"That night, I just decided, 'All right, I will not be poked again—I will win at this,' " says Wolf, 28. "I went on a diet for like two weeks, and I couldn't stop."
In fact, the gibe triggered a yearlong bout with anorexia that would drop her weight from 105 lbs. to 84. (The 5'4" Wolf resolved to overcome the disorder, she says, only when her doctor told her he could feel her spine through her stomach.) She regards her experience with anorexia as an early, personal intimation of the power of what she now calls the "beauty myth."
That myth "ranks women according to how they compare with an artificially, rather than biologically, established appearance standard," says Wolf, a Yale grad and Rhodes scholar now working toward her doctorate in literature at Oxford. "I contend that this obsession with beauty in the Western world—which has intensified in my lifetime—is, in fact. the last way men can defend themselves against women claiming power."
Wolf explores that thesis in her book, The Beauty Myth: How Images of Beauty Are Used Against Women, just published in the U.S. It is a manifesto of sorts, an indictment of the cosmetics, diet, pornography and plastic-surgery industries, and a call for a new wave of feminism to free women from enslavement to beauty's dictates. Wolf says that many young readers (the book spent several weeks at the top of Britain's nonfiction best-seller lists) have taken her message to heart. She says she daily receives letters from teenage girls and young women who tell her the book is "the most true thing about their generation they've read."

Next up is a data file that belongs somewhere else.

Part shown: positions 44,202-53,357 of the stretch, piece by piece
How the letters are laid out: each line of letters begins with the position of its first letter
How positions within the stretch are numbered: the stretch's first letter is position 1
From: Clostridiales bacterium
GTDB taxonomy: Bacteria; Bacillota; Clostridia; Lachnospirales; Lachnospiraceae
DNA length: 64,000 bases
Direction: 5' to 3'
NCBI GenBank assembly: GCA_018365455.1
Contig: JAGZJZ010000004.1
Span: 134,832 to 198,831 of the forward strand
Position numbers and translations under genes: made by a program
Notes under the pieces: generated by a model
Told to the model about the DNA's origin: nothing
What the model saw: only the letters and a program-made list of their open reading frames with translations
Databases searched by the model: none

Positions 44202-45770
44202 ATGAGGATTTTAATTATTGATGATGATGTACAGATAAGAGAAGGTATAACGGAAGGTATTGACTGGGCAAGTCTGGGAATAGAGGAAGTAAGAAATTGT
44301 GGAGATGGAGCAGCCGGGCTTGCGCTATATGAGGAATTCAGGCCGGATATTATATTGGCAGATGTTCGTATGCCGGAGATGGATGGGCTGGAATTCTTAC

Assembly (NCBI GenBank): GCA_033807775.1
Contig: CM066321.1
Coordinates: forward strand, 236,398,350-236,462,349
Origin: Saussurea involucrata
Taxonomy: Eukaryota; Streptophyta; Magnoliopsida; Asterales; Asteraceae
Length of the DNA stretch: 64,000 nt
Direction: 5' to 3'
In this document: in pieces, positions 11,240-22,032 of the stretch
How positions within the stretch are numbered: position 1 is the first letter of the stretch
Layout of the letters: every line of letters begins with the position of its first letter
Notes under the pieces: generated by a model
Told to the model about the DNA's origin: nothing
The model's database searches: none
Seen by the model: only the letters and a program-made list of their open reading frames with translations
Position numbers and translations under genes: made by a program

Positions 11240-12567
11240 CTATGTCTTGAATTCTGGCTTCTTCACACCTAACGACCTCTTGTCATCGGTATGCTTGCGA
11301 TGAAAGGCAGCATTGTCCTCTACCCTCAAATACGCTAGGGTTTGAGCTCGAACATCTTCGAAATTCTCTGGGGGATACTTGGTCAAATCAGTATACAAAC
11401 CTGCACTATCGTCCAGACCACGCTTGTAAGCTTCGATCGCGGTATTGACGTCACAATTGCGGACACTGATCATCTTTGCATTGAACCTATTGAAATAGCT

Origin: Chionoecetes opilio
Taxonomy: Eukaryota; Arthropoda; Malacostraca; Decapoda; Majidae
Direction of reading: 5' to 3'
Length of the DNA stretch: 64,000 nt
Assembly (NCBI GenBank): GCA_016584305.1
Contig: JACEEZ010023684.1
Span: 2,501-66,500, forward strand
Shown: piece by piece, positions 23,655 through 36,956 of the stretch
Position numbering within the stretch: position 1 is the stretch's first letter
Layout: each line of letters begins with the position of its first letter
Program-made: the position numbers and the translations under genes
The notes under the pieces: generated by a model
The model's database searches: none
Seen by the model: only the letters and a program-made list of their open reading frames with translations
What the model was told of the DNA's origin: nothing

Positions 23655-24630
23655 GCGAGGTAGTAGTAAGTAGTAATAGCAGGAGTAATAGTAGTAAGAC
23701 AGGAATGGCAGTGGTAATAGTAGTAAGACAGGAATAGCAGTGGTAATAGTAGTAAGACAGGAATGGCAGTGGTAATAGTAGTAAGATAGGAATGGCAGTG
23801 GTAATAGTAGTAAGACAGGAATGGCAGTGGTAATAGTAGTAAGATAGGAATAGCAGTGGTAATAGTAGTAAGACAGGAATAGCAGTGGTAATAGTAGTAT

Wolf's fellow feminists, however, are divided. Germaine Greer pronounced the book "the most important feminist publication since The Female Eunuch," which she wrote, and novelist Fay Weldon deems the book "essential reading for the New Woman." Betty Friedan is less enthusiastic. "Naomi's message is distorted," she says. "There is a political and economic backlash against women—laws on sex discrimination arc being eroded: the U.S. is one of the only industrial nations without national policies of child care and parental leave. But I think women are much less apt to be passive slaves of beauty than they used to be."
Reviewers, too, are split on Wolf's contribution. She has been accused of sloppy research and of assaulting readers with a barrage of random statistics. Many critics, however, have found her principal argument convincing and well buttressed. Her claim that 87 percent of plastic-surgery patients are women, for example, is supported by the American Society of Plastic and Reconstructive Surgeons. And no one argues with Wolf's data on what Americans spend to look good: some $20 billion a year on cosmetics, $33 billion on diet products and exercise. "When the majority of American women [in a 1984 Glamour magazine survey] say they'd rather lose 10 to 15 lbs. than succeed in love or work, you're up against a social phenomenon," Wolf says.
None of this, she argues, is happenstance. Women weakened and distracted by dieting, cowed by images of flawless fashion models and exhausted by what Wolf calls "the third shift"—beauty-maintenance work squeezed in between career and housework—will have trouble fighting for full equality with men, she maintains. "Over and over in the course of women's history, the female ideals that form just happen to be ones that serve what the economy needs at the moment," Wolf says. "There's no conscious male conspiracy. There doesn't need to be. When a whole economy depends on people being perceived in a certain way, it doesn't take a smoke-filled room to propagate it." As she states in her book, "An ideology that makes women feel worth less was urgently needed to counteract the way feminism had begun to make us feel worth more."